Oh dear. The kind of song which would probably have done very well in the mid-nineties with juries got very lost in the year that gave us “Euphoria” (which was also the OGAE poll winner, of course). Jónsi and Gréta were rather easy on the eye admittedly, and Jónsi had done this before so we kind of had a soft spot for him (and the preview video was all very moody and snowy and backlit and temperamental). However the stilted and faux-dramatic performances just didn’t gel together very satisfactorily on stage and left everyone, including televoters and jurors, rather underwhelmed.

2013 San Marino “Crisalide” – Valentina Monetta

OGAE Poll: 2rd

Eurovision Final: Failed to Qualify (11/17 in semi-final)

Who doesn’t love an underdog, especially one that not only tries so hard, but so often? After the rather dismal failure of ‘The Social Network Song’ the previous year, San Marino decided to send Valentina back for the second of her three appearances for the diminutive republic. Cleverly deciding that sending two completely different melodies masquerading as one song would double their chances of victory, in the preview video Valentina gave us drama, a wind machine, an epic key change, AND glowing disco balls. The good people of OGAE loved it and lapped it up in droves. Unfortunately, it failed to find much love with either televoters or juries in its semi-final (and was second in the running order, a rather accursed position) and ended up languishing in 11th place, a full 16 points behind tenth-placed Georgia.

2014 Israel “Same Heart” – Mei Feingold

OGAE Poll: 3rd

Eurovision Final: Failed to Qualify (14/15 in semi-final)

Ouch. Exactly what went wrong with Mei Feingold’s Eurovision thumper, which had been seen as something of an outside favourite to win the contest outright before the semi-final, has been the subject of some debate. The staging looked impressive, the outfit was acceptable, the dance moves not that embarrassing. So what happened? Mei’s vocals were somewhat off, and there is a belief that bilingual songs rarely work at Eurovision. Then there was the additional strain of being second in the running order (cf Valentina above) and the possible additional political handicap of being the Israeli entry. The shock of non-qualification was palpable on the night, only to be further enhanced by the knowledge of Mei’s (undeserved, in most people’s opinion) second-last semi-final placing.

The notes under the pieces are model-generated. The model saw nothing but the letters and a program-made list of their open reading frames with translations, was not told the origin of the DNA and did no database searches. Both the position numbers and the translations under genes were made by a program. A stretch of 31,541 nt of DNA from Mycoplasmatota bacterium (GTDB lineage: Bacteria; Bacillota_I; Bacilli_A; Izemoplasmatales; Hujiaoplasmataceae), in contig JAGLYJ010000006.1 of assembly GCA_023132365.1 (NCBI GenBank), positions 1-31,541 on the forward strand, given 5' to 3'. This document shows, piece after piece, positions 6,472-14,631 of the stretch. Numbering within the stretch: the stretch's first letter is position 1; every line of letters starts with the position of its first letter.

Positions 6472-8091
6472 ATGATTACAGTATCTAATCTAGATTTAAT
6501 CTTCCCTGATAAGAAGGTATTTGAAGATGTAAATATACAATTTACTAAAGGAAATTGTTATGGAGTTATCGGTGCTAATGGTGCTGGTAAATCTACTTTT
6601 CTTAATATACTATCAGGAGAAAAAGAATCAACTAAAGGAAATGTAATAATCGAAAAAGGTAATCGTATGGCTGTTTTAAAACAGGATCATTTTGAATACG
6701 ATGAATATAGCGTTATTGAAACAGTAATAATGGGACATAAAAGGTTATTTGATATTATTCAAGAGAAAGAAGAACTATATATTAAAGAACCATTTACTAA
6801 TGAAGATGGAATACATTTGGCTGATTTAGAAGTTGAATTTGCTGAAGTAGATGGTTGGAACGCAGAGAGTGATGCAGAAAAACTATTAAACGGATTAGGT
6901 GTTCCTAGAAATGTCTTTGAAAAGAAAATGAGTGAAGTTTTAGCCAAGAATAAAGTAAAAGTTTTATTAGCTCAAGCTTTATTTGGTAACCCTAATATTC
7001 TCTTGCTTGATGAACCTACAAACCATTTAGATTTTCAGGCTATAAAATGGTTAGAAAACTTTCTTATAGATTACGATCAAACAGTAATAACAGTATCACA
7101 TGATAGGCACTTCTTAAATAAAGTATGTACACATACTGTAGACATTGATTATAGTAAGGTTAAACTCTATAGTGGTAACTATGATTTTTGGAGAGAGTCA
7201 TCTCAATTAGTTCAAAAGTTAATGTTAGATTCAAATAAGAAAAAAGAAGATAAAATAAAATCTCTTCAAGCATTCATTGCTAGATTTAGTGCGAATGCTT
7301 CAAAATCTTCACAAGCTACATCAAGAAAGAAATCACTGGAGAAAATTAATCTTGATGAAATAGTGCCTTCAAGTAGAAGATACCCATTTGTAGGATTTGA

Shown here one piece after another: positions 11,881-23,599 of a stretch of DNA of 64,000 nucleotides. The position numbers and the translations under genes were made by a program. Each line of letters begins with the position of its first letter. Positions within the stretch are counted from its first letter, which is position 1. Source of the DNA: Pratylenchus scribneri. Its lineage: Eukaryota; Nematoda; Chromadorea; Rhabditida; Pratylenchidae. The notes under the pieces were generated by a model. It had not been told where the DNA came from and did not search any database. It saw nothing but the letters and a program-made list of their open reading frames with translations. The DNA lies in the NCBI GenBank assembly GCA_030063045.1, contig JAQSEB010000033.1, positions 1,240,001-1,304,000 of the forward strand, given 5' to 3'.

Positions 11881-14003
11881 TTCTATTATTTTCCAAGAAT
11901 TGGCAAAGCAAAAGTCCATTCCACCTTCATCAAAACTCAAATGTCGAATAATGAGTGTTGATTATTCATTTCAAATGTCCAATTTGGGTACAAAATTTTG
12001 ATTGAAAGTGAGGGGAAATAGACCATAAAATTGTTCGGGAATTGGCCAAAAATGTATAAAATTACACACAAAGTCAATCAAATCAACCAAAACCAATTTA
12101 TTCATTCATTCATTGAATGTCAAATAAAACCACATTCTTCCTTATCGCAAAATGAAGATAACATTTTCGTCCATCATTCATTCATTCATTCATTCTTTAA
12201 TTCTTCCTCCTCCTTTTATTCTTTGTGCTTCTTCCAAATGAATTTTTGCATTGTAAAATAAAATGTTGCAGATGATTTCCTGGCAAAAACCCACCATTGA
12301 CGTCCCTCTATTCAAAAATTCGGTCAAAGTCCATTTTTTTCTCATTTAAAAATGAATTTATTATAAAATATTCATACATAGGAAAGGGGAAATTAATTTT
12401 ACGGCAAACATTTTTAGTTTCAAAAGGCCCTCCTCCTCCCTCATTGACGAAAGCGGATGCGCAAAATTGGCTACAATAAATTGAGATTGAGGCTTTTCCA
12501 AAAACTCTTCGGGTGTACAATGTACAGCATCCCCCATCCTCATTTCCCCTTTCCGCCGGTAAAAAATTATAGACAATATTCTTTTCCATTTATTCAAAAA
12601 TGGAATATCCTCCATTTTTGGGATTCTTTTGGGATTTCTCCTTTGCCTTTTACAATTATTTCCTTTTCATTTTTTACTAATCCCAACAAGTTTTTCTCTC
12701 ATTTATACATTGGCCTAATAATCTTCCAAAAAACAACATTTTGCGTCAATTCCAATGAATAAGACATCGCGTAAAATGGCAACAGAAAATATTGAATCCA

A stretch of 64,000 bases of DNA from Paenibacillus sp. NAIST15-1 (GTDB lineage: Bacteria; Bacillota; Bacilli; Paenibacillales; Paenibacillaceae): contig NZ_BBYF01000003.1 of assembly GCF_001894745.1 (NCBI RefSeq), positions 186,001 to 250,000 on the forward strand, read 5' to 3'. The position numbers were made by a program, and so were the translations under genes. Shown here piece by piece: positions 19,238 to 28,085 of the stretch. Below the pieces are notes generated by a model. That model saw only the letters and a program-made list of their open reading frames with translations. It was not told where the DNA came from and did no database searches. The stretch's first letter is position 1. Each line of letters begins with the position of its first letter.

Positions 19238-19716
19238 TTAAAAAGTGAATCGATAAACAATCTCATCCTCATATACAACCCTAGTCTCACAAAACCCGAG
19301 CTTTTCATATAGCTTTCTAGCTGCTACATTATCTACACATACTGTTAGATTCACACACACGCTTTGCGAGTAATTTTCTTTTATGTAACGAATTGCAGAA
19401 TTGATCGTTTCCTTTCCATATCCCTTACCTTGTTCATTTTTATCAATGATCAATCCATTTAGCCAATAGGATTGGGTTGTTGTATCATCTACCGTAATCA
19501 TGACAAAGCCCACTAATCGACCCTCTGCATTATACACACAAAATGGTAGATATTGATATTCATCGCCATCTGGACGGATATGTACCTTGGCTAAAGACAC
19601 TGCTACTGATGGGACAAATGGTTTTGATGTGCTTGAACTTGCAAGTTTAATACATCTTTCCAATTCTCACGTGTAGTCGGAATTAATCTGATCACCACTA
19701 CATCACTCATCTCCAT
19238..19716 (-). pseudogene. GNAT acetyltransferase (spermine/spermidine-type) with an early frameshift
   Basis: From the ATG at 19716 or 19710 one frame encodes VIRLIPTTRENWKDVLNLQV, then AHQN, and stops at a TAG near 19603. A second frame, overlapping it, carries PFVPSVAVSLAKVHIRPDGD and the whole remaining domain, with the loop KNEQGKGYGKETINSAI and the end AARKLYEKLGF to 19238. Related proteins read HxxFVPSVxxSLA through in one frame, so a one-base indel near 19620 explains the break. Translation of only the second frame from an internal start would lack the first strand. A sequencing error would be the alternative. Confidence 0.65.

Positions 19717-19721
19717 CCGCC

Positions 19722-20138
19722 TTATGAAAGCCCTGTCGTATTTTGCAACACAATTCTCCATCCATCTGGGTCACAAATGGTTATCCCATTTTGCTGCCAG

So what do you think? Is success in the OGAE fan poll the ultimate kiss of death? Should Mans, Il Volo, Maraaya or anyone else this year be concerned? Is it all just a combination of bad vocals, bad staging and bad placing? Or is it something else? Eurovision 2015 entrants…. be afraid… be very afraid….


Guest Writer : Barry Joyce

Source : OGAE and Eurovision Ireland

4 replies »

  1. In that moment at OGAE voting Sweden, Slovenia, Israel , Spain get many points. I think this 4 countries have chance to fail at Eurovision. I think Sweden wili not win at Eurovision , Slovenia and Spain will flop in final Slovenia from 10 to 15 place in final, and Spain from 15 to 20 in final , and maybe Israel will stay another year in semifinal, they deserved to be in final in 2013,2014 and they have good song in 2015 deserve to be in final

Tell Us What You Think!

Fill in your details below or click an icon to log in: Logo

You are commenting using your account. Log Out /  Change )

Twitter picture

You are commenting using your Twitter account. Log Out /  Change )

Facebook photo

You are commenting using your Facebook account. Log Out /  Change )

Connecting to %s